After presenting data on increasing private sector output in contrast with declining trends in state farms during the Special Period, Sáez (1997a) asks the following question: “How can private farmers maintain and increase production in the face of widespread chemical-input scarcities?” And he continues, “the evidence presented ... shows that, in the case of Santo Domingo [a rual community in Villa Clara province], private family farmers have conserved and developed their natural resource base, which allowed them to respond to the economic crisis. On the other hand, the state failed to foster resource conservation. The decline of output in state farms is explained in part by the degradation of natural resources in the area” (p. 130).

Sáez's works contain a long list of examples on the trade-offs between production and conservation practices in state farms (“Conservation is not a priority, but maximizing output is.”) State managers choose cultural practices that increase production (MINAGRI's main objective), not practices that conserve resources. It is like reading René Dumont's account of the continuous mistakes made in the early years of the revolution. Sáez also enumerates the procedures used by nonstate farmers for resource conservation.

Given the higher productivity achieved by nonstate farmers (“all individual producers interviewed argued that small, individual farming is more productive than state farming in Santo Domingo”), due in part to crop rotation, selective use of organic and commercial fertilizers, intercropping, fallow periods, and many other easy practices, one wonders about the current state of affairs after the establishment of the Basic Units of Cooperative Production (UBPCs). Since the bulk of Saez's research was conducted before their creation, it would be interesting to know the UBPCs' approach to resource conservation—an attractive topic for further research.

In closing this discussion about Sáez's finding of a relationship between stewardship of the environment and type of agricultural organization in Cuba, one final fact deserves mention. A previous section of this fact sheet discussed some of the laws and regulations enacted by the Cuban government to protect the environment. According to Sáez, however, those related to agricultural production and several others are not enforced in the municipality of Santo Domingo. Private farmers in the study area, however, voluntarily apply environmental-conserving practices in their operations.

The Special Period in Time of Peace

While the establishment of the Special Period in September of 1990 has fostered environmental conservation in some areas, it also has resulted in increases in environmental deterioration in other areas of the agricultural sector. Let us summarize some of these negative effects:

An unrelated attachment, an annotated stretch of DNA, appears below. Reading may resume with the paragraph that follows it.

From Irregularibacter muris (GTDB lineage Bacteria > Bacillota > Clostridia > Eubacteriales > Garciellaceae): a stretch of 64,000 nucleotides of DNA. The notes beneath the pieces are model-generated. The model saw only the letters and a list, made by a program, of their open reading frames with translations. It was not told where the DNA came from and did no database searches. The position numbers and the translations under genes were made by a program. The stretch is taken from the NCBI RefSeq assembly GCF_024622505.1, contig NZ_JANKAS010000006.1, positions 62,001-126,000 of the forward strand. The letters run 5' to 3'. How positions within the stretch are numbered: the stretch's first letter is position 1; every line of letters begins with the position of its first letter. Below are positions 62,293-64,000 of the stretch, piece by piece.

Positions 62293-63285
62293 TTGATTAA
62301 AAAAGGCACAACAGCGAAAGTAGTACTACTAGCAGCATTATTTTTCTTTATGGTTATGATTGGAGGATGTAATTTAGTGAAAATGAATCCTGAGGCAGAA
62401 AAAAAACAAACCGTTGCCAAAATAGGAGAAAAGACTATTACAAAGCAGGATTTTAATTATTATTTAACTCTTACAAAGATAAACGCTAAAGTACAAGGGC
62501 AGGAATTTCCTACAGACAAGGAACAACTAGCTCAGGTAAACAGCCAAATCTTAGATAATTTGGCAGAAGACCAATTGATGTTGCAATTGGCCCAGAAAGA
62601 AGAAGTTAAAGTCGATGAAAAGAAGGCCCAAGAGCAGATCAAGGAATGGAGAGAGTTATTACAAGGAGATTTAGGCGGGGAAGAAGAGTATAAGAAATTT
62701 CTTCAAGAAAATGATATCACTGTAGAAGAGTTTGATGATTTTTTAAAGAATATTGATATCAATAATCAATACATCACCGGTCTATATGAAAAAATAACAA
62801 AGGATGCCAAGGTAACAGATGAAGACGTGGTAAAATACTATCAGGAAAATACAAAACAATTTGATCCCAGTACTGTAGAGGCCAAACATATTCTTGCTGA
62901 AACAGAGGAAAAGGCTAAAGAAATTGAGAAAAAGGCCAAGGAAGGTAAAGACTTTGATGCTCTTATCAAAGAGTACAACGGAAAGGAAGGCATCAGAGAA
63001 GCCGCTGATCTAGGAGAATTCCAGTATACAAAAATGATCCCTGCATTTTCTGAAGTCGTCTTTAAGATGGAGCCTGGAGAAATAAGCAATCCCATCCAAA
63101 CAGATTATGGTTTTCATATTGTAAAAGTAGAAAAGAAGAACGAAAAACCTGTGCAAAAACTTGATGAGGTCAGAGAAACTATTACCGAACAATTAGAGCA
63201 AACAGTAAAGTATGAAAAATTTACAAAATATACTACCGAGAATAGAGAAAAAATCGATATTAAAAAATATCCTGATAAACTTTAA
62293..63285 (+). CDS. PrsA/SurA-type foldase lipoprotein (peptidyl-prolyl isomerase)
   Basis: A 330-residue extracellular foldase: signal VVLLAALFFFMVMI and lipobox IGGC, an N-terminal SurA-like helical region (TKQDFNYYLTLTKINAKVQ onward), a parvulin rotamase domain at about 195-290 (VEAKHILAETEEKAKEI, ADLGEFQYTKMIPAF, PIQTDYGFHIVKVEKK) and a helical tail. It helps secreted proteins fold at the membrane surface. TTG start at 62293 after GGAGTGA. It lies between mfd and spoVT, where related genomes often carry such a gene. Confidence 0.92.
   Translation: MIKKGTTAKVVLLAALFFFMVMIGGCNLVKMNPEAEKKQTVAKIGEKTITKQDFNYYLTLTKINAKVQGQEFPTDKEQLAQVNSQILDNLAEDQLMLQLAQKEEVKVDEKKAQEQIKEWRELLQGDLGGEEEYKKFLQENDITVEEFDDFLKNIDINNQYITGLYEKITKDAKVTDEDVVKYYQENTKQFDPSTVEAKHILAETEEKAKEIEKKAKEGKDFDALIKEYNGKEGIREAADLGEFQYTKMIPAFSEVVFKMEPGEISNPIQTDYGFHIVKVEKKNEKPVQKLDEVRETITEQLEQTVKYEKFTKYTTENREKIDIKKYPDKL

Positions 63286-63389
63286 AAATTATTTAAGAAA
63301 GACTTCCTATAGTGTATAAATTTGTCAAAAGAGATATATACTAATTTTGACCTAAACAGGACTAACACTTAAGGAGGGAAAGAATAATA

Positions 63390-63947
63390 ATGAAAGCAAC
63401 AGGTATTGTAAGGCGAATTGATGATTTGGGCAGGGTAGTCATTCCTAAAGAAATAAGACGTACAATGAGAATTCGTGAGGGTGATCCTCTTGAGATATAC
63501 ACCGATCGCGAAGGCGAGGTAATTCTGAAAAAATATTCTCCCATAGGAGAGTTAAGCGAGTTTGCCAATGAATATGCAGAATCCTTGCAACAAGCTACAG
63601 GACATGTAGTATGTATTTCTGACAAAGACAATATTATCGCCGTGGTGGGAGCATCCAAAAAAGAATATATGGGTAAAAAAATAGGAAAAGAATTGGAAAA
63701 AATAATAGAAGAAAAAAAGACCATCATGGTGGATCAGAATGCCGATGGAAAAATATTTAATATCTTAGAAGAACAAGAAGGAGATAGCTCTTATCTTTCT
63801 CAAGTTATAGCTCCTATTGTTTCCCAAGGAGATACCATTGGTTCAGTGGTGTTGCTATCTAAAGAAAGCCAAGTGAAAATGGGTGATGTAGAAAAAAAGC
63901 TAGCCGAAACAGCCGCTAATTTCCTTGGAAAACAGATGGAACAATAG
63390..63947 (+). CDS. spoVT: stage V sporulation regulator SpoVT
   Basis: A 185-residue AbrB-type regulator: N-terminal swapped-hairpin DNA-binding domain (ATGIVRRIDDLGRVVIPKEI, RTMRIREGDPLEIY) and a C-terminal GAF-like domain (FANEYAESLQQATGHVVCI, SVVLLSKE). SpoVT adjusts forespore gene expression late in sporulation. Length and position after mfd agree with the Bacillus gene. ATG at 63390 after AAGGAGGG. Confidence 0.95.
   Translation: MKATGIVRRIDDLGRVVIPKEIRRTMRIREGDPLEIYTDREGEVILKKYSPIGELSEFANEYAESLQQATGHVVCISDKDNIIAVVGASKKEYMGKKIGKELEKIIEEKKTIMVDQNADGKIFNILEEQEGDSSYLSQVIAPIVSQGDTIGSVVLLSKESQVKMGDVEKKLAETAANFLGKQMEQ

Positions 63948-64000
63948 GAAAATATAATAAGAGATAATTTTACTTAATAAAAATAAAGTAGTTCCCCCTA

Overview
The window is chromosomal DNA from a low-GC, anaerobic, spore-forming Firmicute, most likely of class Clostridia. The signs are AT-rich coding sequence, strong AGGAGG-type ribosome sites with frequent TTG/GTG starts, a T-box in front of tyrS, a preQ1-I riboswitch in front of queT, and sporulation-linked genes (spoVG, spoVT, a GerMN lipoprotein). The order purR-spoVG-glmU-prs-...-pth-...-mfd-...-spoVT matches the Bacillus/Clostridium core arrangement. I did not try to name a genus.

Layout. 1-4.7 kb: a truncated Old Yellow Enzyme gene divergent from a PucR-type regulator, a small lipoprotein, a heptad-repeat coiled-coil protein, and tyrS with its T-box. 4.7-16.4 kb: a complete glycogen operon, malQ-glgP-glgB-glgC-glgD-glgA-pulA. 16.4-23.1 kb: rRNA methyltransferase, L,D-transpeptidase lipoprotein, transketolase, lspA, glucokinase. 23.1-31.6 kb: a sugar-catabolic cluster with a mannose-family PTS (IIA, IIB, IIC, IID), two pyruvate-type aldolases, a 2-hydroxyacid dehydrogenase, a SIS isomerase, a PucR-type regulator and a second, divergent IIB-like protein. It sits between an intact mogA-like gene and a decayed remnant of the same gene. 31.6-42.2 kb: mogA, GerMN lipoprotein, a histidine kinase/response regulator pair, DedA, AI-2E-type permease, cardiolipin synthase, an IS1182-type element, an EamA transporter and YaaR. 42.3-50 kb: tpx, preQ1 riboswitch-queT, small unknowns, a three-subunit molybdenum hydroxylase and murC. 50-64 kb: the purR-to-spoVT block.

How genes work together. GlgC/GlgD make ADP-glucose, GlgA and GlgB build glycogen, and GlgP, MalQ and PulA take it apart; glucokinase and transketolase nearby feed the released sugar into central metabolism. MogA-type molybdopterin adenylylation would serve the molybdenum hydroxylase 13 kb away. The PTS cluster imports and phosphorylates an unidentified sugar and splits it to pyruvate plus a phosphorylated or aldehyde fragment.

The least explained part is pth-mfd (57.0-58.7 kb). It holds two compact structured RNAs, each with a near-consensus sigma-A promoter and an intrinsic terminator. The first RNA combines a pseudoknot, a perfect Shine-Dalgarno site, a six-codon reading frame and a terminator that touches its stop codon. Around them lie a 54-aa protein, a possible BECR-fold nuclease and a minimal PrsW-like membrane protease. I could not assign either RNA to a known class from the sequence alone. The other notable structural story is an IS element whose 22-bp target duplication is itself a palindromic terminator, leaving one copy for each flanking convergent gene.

• The reduction in several areas of Cuba's budget for environmental research. This includes the threat to the preservation and maintenance of its scientific collections and to the curtailing of scientific training.

  • The damage to marine resources through increased mining and petroleum exploration and the indiscriminate construction of new tourist facilities (Cole and Domínguez, 1995, pp. 4–5).

  • The damage to forest resources and soil erosion caused by increased demand for firewood and charcoal because of shortages in commercial fuels for home cooking (Espino, 1992, p. 331).

  • Contamination from chemical pesticides and dangerous biological agents being used in agriculture (Díaz-Briquets and Pérez-López, 1995, p. 286) .

Some Features of Environmental Conservation

In addition to environmental degradation, there are several areas of agriculture where conservation has prevailed. This section describes some of the conservation programs and deals with the practices of sustainable agriculture brought about by the Special Period.

Agriculture in General

The most striking examples of environmental conservation include:

  • According to COMARNA (1991, p. 20), recovery of forest areas has been accomplished through an aggressive reforestation effort started in the late 1970s. Since the early 1990s, 110,000 hectares are being replanted every year (Espino, 1992, p. 331). Díaz-Briquets and Pérez-López state that socialist Cuba has “reversed a deforestation trend that had plagued the country throughout its modern history” (2000, p. 21).

  • Cuba has decreased its population growth considerably to well below 1% per year and is rapidly approaching stabilization if not population size decline (Díaz-Briquets and Pérez-López, 2000, p. 21). This phenomenon has implications for agriculture and conservation since a lower population density in the countryside will translate into less environmental damage.

  • Perhaps most importantly, efforts have been conducted in the area of low-input sustainable agriculture. Due to the end of the Soviet subsidies, Cuba was forced to implement national-scale organic farming techniques which had only been tried on a limited basis in the West (Carney and Haynes, 1993, p. 1).

Sustainable Agriculture